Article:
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Scientists discover 24 new lizard species in Caribbean

Two dozen new species of skink, a type of lizard, have been discovered in the Caribbean. But many of them are imperiled by the mongoose, which was introduced to the islands in the 19th century. 

One of the newly identified skinks from the Caribbean, called an the Anguilla Bank skink.

Karl Questel

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A suite of lizards called skinks have just crawled into the science books, with researchers discovering 24 new species of the reptiles from the Caribbean islands.

Many of the skink species were identified from museum specimens, and now, the researchers say half of the newbies may be extinct or close to extinction, with the others threatened with extinction, said lead study researcher Blair Hedges, a professor of biology at Penn State University.

The researchers examined the specimens using DNA and the appearances of the animals, including the number and shape of their scales, to identify them. Of the 39 species they identified from the Caribbean, six were already known and nine had been named long ago but not considered valid until now.

New World skinks, like those identified, arrived in the Americas about 18 million years ago from Africa, possibly by floating on mats of vegetation. Their claim to fame comes from their ability to produce a humanlike placenta, the organ that connects growing offspring to essential nutrients from the mama.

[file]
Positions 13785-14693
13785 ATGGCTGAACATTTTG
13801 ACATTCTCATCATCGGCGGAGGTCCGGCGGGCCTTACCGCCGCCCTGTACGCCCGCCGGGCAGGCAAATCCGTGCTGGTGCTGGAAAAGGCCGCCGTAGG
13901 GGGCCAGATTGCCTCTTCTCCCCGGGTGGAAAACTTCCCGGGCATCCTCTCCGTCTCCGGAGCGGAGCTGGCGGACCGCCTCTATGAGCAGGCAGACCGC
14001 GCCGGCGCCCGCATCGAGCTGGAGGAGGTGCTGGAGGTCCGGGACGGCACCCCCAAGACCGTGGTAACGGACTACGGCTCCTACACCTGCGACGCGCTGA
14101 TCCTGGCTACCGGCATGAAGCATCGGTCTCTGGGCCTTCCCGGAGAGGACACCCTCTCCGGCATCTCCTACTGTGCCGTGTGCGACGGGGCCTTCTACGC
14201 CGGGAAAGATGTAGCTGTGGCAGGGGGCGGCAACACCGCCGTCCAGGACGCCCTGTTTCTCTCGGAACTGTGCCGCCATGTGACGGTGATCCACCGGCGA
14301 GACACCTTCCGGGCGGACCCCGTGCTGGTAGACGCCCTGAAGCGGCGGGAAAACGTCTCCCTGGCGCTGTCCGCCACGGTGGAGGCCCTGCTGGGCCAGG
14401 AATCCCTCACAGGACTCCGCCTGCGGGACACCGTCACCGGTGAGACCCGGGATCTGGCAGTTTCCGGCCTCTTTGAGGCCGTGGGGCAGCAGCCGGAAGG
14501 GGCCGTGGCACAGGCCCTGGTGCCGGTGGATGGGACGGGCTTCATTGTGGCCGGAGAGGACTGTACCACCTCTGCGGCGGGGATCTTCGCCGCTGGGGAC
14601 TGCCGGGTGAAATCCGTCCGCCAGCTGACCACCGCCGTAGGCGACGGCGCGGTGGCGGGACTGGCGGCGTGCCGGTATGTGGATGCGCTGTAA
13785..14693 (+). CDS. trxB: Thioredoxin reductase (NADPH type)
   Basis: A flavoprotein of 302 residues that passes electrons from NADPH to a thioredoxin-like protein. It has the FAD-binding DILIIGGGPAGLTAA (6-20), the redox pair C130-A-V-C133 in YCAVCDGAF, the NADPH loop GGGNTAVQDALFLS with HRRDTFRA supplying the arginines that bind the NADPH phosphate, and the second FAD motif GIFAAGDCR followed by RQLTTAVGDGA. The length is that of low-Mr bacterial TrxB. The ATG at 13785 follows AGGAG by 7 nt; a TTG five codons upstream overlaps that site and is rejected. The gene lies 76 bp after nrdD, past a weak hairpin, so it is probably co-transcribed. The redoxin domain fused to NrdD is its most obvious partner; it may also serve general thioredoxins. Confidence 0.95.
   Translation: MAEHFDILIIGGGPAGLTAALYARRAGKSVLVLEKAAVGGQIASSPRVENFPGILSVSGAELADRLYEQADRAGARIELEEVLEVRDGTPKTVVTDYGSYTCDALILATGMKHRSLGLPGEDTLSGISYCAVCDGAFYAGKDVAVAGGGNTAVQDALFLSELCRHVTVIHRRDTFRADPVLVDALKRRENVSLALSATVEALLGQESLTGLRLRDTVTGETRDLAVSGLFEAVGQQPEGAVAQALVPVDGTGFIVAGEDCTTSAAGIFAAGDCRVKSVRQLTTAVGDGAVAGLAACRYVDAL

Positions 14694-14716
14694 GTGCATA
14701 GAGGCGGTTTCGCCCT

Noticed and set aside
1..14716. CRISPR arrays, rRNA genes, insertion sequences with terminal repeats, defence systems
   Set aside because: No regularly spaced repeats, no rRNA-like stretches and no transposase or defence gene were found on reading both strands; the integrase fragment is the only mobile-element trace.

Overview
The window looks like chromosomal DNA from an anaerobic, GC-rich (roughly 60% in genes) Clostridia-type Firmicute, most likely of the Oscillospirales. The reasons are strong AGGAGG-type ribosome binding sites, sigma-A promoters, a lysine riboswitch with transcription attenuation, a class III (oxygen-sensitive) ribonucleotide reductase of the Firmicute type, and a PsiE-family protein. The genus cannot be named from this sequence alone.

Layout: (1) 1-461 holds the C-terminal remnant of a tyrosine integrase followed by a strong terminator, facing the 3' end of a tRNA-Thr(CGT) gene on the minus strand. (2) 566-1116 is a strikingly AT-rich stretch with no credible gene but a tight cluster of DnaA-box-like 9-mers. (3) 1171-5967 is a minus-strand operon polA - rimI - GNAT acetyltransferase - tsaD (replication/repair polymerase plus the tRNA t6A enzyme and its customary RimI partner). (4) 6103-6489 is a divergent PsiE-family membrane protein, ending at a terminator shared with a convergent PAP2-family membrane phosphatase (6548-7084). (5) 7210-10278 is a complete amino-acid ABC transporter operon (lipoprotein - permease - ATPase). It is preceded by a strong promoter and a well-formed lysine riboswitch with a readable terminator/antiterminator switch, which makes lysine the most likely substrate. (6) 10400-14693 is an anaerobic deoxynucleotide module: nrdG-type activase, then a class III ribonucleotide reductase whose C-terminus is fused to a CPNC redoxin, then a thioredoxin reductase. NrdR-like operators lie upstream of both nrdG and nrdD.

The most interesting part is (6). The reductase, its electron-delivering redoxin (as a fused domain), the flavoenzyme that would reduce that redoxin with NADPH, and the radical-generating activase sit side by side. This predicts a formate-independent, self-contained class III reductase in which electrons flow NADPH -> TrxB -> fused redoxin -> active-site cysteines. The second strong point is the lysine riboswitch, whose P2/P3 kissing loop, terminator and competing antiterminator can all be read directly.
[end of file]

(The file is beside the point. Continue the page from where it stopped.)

"While there are other lizards that give live birth, only a fraction of the lizards known as skinks make a placenta and gestate offspring for up to one year," Hedges said in a statement.

As pregnancy can slow an animal down, this lengthy gestational period may have given skinks' predators a competitive edge; they think the small Indian mongoose (Urva auropunctata) — an invasive species introduced by farmers in the 19th century to control rats in sugarcane fields — is responsible for the loss of many skink species. [Infographic: How Long Are Animals Pregnant?]


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